A few of my clients had read about LashDip in a magazine and seen it demonstrated on The Today show. It is advertised as a “mascara replacement” which is supposed to last up to 6 weeks – in actuality it is 2 weeks at most and then return for a “lash refresh” in order for it to last another 2 weeks.

The LashDip website was misleading; definitely too good to be true but why would all these top beauty magazines have positive reviews? At the time, there was nothing negative found to discourage seeking certification to provide this service.

My biggest mistake was not getting it applied to myself first because it would have saved a lot of money, wasted time, and knowledge that this is a treatment I would NEVER provide to my worst enemy let alone treasured clients!

The LashDip certification class cost slightly less than $1500 – inclusive within the class was the LashDip kit. Far more expensive than any other training certification I have ever seen or participated in and undoubtedly not worth the cost. A total of 19 ladies attended the certification class. Do the math and you will find LashDip makes quite a hefty profit from their 2 day classes.

Two things were not disclosed to the attendees prior to plopping down their hard earned money (in actuality was not told to attendees until the 2nd day of class):

  • Before the certificate is given to the practitioner, they must apply LashDip to 10 models and provide pictures of each. These pics are critiqued and if the LashDip people don’t like what they see you will be sent an email requesting another 5 or more models. Class attendees were told they were not allowed to charge for the models and have 30 days from the last day of class to get pics in unless they get approval from LashDip to extend.

I spoke with 3 other attendees from the class – all of us were sent emails requesting we submit 5 additional models and w/photos with no guarantee of receiving the certification! Keep in mind – service time for each model can be anywhere from 1 hour but in most cases much longer as this stuff is not easy to work with.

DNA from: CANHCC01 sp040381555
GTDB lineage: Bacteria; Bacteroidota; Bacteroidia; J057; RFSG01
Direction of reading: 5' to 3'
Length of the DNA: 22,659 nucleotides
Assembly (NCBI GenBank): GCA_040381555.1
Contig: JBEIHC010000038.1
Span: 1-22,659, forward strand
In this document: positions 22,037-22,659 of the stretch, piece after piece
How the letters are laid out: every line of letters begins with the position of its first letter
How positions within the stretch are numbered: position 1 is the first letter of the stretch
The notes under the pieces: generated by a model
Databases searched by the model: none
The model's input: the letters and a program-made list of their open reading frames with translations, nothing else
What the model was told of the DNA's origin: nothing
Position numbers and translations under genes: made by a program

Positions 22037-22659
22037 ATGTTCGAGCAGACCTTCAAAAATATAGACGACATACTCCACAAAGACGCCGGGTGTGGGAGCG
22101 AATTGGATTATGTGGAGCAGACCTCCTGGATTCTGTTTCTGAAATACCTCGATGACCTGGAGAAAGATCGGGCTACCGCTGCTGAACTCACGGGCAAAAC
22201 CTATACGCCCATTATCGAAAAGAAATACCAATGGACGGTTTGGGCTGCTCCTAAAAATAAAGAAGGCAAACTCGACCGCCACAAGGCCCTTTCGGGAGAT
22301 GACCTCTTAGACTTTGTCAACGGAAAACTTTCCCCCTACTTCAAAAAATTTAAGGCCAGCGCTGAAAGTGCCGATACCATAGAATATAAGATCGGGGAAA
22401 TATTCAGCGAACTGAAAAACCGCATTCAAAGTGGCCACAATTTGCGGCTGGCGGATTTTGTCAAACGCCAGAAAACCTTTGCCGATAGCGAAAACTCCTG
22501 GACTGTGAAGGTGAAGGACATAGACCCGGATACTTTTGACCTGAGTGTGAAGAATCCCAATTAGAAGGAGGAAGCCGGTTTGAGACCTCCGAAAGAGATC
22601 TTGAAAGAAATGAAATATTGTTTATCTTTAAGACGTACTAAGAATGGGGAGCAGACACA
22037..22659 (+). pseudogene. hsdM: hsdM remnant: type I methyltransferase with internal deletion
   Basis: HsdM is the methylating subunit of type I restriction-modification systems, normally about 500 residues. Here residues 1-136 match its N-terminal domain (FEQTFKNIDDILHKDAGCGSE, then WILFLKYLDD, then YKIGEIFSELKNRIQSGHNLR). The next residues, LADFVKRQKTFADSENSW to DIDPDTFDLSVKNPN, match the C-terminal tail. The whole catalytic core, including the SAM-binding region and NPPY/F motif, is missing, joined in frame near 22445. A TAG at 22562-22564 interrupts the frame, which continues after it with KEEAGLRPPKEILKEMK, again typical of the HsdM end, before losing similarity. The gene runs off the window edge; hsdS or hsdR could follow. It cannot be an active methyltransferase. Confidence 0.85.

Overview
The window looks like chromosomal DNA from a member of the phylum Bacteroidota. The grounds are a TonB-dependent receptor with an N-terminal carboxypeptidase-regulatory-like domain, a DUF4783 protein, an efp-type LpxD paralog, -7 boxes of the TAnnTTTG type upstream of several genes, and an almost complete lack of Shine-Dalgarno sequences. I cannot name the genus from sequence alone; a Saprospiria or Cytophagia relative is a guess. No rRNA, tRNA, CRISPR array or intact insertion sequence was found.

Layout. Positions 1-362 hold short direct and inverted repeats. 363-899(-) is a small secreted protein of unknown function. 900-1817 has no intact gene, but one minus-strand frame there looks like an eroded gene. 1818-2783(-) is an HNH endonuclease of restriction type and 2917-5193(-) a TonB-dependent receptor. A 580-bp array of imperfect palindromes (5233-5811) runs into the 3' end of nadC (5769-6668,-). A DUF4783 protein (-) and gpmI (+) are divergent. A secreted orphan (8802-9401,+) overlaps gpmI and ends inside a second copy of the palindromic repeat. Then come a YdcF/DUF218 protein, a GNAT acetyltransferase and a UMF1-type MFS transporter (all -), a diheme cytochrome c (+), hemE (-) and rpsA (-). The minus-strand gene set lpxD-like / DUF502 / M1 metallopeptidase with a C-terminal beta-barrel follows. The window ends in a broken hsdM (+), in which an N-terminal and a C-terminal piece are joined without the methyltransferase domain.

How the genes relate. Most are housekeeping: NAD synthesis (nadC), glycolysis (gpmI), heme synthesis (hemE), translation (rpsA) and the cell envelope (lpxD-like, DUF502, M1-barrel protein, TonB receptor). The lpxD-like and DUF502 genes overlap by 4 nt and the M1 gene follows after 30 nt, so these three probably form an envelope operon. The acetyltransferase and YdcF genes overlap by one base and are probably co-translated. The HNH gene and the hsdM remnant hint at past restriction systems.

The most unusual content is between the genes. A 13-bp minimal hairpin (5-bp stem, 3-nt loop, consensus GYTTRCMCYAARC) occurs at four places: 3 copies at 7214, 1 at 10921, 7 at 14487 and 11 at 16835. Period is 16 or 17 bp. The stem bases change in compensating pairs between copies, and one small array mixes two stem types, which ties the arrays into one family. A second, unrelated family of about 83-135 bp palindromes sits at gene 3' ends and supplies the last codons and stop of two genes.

• Certified technicians are not allowed to set their own price. LashDip sets down the law and monitors what their certified techs are charging. I believe the lowest at the moment is $150 upwards to $300.

If other certified LashDip techs see lower prices offered they are encouraged to advise LashDip and then the certificate can be taken away from the “offending” tech.

That said – let’s move on to my experience with surviving LashDip treatment. The first few days were good. I could appreciate a few extra minutes of not having to apply mascara. Worth $150 or more? No way!!

There is also no way this stuff is “carefree”! You are told oil-based products and oil in general breaks the LashDip seal. Great – uh…so let me see, oil on fingers so no touching eyes; not sure I know anyone who doesn’t do that at some point let’s say during REM cycle??

Most moisturizers, sunscreens and makeups have oil in them so now a different method for daily skin care has be modified – and that’s not all!  The special lash cleaner and oil-free eye make-up remover. The list continues for this “carefree” treatment!

After 3 days, lashes looked ok. Using the special cleaner morning and night and I had plenty of “does feet” (basically a disposable lip gloss wand) but that would probably be a problem for most as I know very few ladies who keep these on hand. The lashes don’t look so good and they keep sticking together which is really annoying when you can’t use your “oily” fingers to detach them!

After the first 7 days I wanted the stuff off! There was no way I was going to make it to the 2nd or 3rd week for lash refreshing. Quite a few of my lashes broke off and even now, a full year later there are still a few bald spots in my lash line from this horrid product! The worst part is knowing the models that participated experienced the same!

Get it yet? I have nothing positive to say about this product nor the company that manufactures it.

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